Why you should make your own nutrition bars (and how to do it)

Power Hungry

Crispy Kale Bars from “Power Hungry: The Ulimate Energy Bar Cookbook”


When Camilla Saulsbury—founder of the supercharged recipe blog Power Hungry—was in grad school, her bag was just as likely to be packed with protein bars as with textbooks, providing what she thought was a much-needed jolt of energy for long days of lectures and studying. But they started to make her feel kind of sick, so she did a little digging. “I started to look at the ingredients,” Saulsbury says. “I was horrified at what was in them.”

Saulsbury’s been making her own energy bars ever since, and now the certified fitness trainer and marathon runner is helping others do the same with her new book Power Hungry: The Ultimate Energy Bar Cookbook.

Why make your own? It gives you control over what goes in them, so you can pass on preservatives and go easy on the sugar. Plus, you’ll save serious money by making big batches you can freeze, instead of picking up price-gouged $3 nutrition bars at the deli.

The energy bar entrepreneur

“You’re pretty much just stirring and smushing things together,” says the energy bar recipe writer.

And while the prospect may sound intimidating to a kitchen novice, Saulsbury designed her recipes with the untrained cook in mind. “If you can stir and smush, you can make these bars!” she says.

Here are three tips to help you get started. Read ’em, then try the tasty protein truffle recipe Saulsbury shared with us!

1. Pick your protein powder. There are lots of varieties available (pea, whey, and vegan, to name just a few). The one you pick affects how you make your bars, so spend some time familiarizing yourself with the various options. For example, in her book, Saulsbury explains how to adjust proportions for a recipe if you’re using a vegan powder where whey is called for.

2. Build an energy bar pantry. In addition to keeping protein powder on hand, Saulsbury suggests stocking up on a range of mix-and-match ingredients, like oats, quinoa flakes, or brown rice crisps, a nut or seed butter, a sweetener like honey, and foods for texture, like nuts, dried fruits, and seeds.

3. Get creative. Once your protein bar pantry is properly stocked, you can adjust recipes to fit your needs and tastes (and to what you happen to have on hand). Kinda like smoothies. “Once you start making them and get the swing of it, it’s really easy to start freestyling,” Saulsbury says. Don’t stress—unlike more complicated baked goods, it’s almost impossible to mess up these healthy goodies. —Lisa Elaine Held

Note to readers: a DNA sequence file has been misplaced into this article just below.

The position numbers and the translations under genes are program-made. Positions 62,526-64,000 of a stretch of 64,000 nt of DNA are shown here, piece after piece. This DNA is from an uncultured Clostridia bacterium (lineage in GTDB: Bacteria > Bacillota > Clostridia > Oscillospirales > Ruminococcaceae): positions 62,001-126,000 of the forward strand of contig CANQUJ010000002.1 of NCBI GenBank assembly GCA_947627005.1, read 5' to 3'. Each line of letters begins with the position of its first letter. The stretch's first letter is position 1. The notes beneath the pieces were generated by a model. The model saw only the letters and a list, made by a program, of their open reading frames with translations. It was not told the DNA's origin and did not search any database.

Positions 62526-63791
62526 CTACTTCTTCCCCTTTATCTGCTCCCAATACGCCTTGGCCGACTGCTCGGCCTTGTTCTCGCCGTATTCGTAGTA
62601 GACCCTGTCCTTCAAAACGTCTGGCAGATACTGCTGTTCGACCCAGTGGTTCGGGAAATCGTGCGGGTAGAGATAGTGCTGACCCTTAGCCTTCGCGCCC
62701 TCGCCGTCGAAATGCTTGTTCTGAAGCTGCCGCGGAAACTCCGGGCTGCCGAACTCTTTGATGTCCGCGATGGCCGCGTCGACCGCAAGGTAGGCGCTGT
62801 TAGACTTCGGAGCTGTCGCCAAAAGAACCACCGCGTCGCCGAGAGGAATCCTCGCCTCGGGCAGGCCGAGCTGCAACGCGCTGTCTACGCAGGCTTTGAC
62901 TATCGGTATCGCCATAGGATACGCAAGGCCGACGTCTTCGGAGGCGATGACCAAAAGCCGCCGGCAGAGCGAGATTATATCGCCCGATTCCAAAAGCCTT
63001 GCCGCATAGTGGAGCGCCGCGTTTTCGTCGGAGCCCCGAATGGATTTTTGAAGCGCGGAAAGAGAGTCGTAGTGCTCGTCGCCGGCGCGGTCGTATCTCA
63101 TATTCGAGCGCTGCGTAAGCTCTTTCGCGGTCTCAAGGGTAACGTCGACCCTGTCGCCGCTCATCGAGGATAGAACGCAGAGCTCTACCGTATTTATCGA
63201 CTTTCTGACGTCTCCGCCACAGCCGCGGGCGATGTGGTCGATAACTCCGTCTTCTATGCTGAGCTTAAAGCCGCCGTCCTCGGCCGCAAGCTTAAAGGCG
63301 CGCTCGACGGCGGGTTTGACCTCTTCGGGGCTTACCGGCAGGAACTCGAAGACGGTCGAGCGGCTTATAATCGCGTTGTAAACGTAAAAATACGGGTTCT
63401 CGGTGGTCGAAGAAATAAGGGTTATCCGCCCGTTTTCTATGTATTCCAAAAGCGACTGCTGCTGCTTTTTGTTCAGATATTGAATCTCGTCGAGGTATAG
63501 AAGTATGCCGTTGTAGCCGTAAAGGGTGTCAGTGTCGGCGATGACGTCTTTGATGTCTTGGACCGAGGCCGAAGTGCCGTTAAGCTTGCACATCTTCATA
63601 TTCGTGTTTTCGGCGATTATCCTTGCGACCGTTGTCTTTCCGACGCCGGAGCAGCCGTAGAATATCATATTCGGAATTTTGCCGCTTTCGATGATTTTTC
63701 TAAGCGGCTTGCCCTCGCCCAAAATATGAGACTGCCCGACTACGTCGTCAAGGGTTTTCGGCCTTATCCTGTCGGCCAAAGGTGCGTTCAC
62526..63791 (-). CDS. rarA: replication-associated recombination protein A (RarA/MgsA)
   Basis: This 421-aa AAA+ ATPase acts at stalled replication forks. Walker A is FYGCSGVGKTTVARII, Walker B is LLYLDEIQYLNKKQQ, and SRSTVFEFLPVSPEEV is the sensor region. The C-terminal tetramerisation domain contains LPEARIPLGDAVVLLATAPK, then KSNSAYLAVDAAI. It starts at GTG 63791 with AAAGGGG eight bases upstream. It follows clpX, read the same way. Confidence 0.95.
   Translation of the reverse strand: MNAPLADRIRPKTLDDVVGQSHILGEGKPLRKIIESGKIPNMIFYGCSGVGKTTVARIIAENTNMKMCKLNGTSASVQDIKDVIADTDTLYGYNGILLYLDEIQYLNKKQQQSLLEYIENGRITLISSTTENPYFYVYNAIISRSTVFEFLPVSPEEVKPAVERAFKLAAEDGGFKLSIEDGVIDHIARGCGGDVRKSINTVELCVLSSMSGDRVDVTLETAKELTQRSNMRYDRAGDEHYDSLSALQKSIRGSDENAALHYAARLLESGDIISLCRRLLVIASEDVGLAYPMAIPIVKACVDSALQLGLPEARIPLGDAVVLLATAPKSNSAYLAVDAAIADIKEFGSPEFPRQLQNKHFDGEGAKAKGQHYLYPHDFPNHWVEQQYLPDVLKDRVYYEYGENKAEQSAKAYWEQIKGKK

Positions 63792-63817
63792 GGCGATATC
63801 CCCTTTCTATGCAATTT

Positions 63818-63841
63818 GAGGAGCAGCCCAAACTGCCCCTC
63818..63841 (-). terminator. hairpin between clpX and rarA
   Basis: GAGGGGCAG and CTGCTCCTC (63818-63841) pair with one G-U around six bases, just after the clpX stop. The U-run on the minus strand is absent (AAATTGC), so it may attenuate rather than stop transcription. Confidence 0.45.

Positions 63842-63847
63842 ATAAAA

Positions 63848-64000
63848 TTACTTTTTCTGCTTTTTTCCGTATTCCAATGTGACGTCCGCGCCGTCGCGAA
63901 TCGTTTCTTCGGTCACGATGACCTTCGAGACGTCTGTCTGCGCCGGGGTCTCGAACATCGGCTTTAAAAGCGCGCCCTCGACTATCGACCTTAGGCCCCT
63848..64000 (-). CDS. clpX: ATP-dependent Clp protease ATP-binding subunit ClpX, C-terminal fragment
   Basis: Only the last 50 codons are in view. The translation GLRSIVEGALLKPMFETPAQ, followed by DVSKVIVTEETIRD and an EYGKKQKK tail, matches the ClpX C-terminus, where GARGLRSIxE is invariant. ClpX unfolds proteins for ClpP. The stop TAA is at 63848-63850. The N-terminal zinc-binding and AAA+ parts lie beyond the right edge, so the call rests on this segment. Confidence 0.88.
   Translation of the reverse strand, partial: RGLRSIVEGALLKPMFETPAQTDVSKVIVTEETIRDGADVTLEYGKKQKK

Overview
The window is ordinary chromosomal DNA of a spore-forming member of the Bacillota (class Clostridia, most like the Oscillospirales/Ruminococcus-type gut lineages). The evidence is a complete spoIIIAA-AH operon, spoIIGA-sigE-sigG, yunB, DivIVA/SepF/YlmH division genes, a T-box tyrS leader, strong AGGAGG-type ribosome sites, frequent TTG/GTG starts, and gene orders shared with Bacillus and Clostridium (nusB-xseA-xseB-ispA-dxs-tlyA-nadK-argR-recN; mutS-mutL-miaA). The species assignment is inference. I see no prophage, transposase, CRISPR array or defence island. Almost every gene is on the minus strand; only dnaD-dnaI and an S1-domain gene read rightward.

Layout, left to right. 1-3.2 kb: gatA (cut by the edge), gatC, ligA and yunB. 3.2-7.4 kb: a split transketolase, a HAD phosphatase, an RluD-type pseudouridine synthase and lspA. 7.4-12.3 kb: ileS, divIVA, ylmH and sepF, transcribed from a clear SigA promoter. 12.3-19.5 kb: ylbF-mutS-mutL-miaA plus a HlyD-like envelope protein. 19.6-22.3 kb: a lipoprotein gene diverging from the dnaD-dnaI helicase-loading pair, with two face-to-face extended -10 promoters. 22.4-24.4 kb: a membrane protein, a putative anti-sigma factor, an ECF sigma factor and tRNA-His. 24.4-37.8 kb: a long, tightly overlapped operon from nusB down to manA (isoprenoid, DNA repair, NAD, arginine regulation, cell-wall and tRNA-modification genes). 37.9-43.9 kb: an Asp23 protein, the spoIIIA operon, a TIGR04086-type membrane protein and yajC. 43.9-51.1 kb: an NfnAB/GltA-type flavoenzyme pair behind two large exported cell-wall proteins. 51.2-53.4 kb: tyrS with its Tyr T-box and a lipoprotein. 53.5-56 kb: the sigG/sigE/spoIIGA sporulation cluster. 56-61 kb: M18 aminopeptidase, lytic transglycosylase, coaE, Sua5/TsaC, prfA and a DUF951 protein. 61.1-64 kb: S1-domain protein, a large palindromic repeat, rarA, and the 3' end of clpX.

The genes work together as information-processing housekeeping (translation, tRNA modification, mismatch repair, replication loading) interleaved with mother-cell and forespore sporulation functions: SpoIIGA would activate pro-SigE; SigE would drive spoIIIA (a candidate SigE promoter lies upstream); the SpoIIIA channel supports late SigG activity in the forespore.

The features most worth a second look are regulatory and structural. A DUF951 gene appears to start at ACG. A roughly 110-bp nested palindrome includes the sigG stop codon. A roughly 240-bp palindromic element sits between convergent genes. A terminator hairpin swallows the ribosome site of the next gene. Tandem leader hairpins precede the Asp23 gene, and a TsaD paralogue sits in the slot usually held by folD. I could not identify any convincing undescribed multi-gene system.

For more information visit www.powerhungry.com or check out the book on Amazon.com

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13 Comments | ADD YOURS

  1. September 10th, 2013 at 1:51 pm

    Sounds like such a great idea, I’ve been thinking about making my own bars for a while. But I’m always so busy. Thanks for the tips!

  2. September 11th, 2013 at 12:24 pm

    This is a great idea. I think making my own bars comes close to my decision to make a green drink every day as something that is important to my health, plus it’s fun. Thanks WellandGoodNYC.com for another good article.

  3. September 11th, 2013 at 2:04 pm

    i find it fascinating when i run across a topic that is so utterly boring and also common sense, such as “make your own [something]”. really? THAT MANY people don’t just make their own? THAT MANY people will read an article (with interest?) that, among the gems of good advice, are “buy the ingredients you want” and also, once you’ve done that, we’ll recommend using “what you have on hand.” brilliant.

    i already do this, i made that decision myself, and i clicked on this article in hopes of finding something i’m missing. but no, just as i had thought before discovering this article, the world was just fine on its own.

    we now live in a world where there are “content managers,” or whatever it’s called when your job is to write garbage for people clicking around on the internet. where, instead of real innovation and new ideas, everything is game to be labeled as such. so, in our quest to learn about the new thing, it’s here. and it’s going right past us in the real world which can’t be captured by a device.

  4. September 13th, 2013 at 11:03 am

    I’m a cook-a-holic, but was reluctant to attempt homemade bars. Thanks for this article, it’s a useful start.

  5. September 22nd, 2013 at 6:54 pm

    Should have included a recipe for us!!

  6. April 13th, 2014 at 5:46 pm

    +1 to tracy’s comment. This is a total non-article. I don’t have the slightest bit of more knowledge after reading it than I did before. This article is the equivalent of a candy bar: a lot of words, but devoid of any worthwhile information.

  7. April 16th, 2015 at 3:32 pm

    What a useless article. Less of those please.

  8. July 29th, 2015 at 3:26 pm

    A recipe would

  9. July 29th, 2015 at 7:56 pm

    A few recipes for homemade bars would’ve been useful!

  10. August 10th, 2015 at 3:02 pm

    Sneaky way to try to sell you an energy bar cookbook on Amazon! A recipe or two would have piqued my interest a bit more….. Thanks! :(

  11. October 4th, 2015 at 5:24 am

    Agree with the other posters, it was really poor form not to include one basic recipe. Blatant crass marketing – you know you’ve got to balance that out with a little actual content. Badly played. Unsubscribe.

  12. October 7th, 2015 at 5:26 pm

    Please check out our clean and raw nutrition bars at http://www.avanisnacks.com
    Unlike any other bar in the market, these do not use any additives and only real food. primary sweetener is raw honey. only premium ingredients. peanut free, soy free, gluten free, non-gmo.

  13. November 4th, 2015 at 9:03 pm

    Check out our pinterest page for some receipes of homemade bars that we like.

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